In the Bible, God is capable of making very good jokes.

She concluded by suggesting that this interpretative “Jewish humor” and “distanced reading” ought to be taught in schools. They are, she said with a pleasing bit of wordplay, “at once the guarantee of our freedom of expression, and the very expression of our freedom.” The dour audience applauded, and the editor of Le Nouvel Economiste, an exceptionally kempt man of cold, buffed features, thanked her for a “very fine address.”

Next was the imam, Haroun Derbal, who arrived at the lectern smiling, in an open collar and a dark suit coat that was slightly rumpled and slightly too large. He seemed to have assigned himself the impossibly grave task, made all the more difficult by a heavy Algerian accent and his sometimes approximate French, of proving the basic compatibility of Islam and French notions of liberty, though he declined to say a word about the caricatures of Muhammad that had so angered the Charlie Hebdo killers. He cited the preamble to the 1948 Universal Declaration of Human Rights as well as three Quranic passages that demonstrate, he said, that “all points of view are possible and audible” within Islam. He ended his address with the third of these, a story of Noah, who declines to force his belief in God upon his people. “Should we compel you to accept it, when you are repulsed by it?” Derbal recited. This was a cryptic conclusion; Derbal offered neither an answer to Noah’s question nor an exegesis of the story, and unfortunately mispronounced the final word of the passage such that the meaning of the whole was impossible to know. “Thank you, Mr. Derbal,” the editor said.

Now Biard, the slight, balding Charlie Hebdo editor, spoke. “This last while, I’ve often said—and I’ll say it again until it becomes obvious to everyone—freedom of speech, freedom of satire, the freedom to laugh, including about the worst things, the freedom to blaspheme, the freedom to contest, to oppose—everything that Charlie embodies, can’t exist without laïcité,” Biard said. “Because only laïcité allows for the exercise of democracy.”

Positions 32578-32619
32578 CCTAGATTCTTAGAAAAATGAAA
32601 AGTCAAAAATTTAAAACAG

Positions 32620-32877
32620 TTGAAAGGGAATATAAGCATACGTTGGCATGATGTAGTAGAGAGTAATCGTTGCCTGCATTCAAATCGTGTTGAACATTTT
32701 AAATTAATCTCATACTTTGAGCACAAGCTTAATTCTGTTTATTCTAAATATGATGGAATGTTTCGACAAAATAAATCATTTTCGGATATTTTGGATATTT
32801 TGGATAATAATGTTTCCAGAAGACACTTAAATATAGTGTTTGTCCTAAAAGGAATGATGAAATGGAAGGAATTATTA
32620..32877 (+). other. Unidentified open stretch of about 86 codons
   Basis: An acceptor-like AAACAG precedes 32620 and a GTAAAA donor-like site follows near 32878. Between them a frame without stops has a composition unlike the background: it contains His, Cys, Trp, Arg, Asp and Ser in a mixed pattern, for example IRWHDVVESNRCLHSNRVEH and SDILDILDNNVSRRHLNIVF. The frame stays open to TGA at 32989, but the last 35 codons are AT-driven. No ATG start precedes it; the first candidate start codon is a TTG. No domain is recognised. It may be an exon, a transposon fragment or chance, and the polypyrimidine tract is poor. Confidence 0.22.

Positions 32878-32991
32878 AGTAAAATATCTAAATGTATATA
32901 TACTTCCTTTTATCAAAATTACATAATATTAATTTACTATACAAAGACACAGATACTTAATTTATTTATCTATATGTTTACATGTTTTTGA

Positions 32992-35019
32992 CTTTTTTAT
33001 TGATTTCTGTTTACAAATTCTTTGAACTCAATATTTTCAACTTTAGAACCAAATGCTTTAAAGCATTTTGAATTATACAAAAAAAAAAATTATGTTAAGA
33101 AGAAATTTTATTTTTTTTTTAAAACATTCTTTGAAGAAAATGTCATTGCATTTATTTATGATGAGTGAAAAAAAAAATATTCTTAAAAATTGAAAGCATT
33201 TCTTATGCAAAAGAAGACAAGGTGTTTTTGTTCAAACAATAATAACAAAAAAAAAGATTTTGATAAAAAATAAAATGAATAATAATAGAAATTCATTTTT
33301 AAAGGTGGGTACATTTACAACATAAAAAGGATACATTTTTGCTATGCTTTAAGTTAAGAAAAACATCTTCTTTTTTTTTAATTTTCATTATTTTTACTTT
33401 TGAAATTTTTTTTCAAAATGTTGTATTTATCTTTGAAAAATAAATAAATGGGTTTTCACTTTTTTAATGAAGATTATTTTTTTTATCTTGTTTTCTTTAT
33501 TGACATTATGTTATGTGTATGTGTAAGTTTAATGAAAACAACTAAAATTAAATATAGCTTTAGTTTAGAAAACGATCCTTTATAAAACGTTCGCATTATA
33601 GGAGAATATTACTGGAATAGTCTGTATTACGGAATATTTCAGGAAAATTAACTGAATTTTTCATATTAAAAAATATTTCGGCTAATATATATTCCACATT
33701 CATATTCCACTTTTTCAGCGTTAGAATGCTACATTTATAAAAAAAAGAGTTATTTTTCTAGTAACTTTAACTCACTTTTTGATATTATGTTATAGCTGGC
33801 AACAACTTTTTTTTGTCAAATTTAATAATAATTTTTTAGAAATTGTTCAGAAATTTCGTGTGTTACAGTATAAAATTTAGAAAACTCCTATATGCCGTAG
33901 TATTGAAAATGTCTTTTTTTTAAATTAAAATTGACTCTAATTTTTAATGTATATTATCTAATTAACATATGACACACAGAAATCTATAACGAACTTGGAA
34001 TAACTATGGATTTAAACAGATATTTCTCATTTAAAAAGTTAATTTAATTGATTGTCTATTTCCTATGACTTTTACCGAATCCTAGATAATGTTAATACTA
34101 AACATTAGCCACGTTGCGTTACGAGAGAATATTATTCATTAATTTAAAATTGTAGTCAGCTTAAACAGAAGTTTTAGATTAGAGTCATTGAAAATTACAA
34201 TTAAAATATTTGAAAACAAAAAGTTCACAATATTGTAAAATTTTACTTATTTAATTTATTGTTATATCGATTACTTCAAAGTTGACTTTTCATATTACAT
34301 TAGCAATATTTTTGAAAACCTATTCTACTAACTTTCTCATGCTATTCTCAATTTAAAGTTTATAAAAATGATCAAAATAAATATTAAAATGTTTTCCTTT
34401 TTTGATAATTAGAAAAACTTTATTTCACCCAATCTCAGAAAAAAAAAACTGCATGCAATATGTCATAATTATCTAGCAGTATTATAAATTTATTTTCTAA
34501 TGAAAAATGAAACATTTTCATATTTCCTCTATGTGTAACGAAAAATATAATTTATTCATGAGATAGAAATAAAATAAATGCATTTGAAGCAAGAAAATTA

Afterward, as the laureates stood in a line at the base of the amphitheater to pose for a photograph, Biard extended his hand to Horvilleur and they shook hands and laughed as the imam stood silently between the two of them. “That was really great,” Biard told her. He did not offer his hand to the imam.

“She’s an admirable and invaluable woman,” Biard said later, praising Horvilleur’s taste for questioning and interpretation, “this approach of challenging dogmas.” “The function of a religion is to discuss the texts,” and not only to cite and obey them, he said. “Too often we forget this.” He sees this practice honored “only in Judaism,” he said, though he acknowledged that he was familiar with all faiths only “in a pretty distant way.”

At the cocktail reception, a pale and abstemious-looking man in a gray suit approached Horvilleur to shake her hand, which presently held a flute of champagne. She tucked an award diploma, which she had been holding in her left hand, under her arm, transferred the champagne to her left hand and extended her right hand to the man, who did not identify himself but remarked that he had not realized that women could be rabbis. Horvilleur explained that she was a member of a liberal Jewish movement. The man announced that he was a Protestant, and then discreetly retired from the conversation. Horvilleur appeared accustomed.

Scott Sayare is a writer and reporter based in Paris.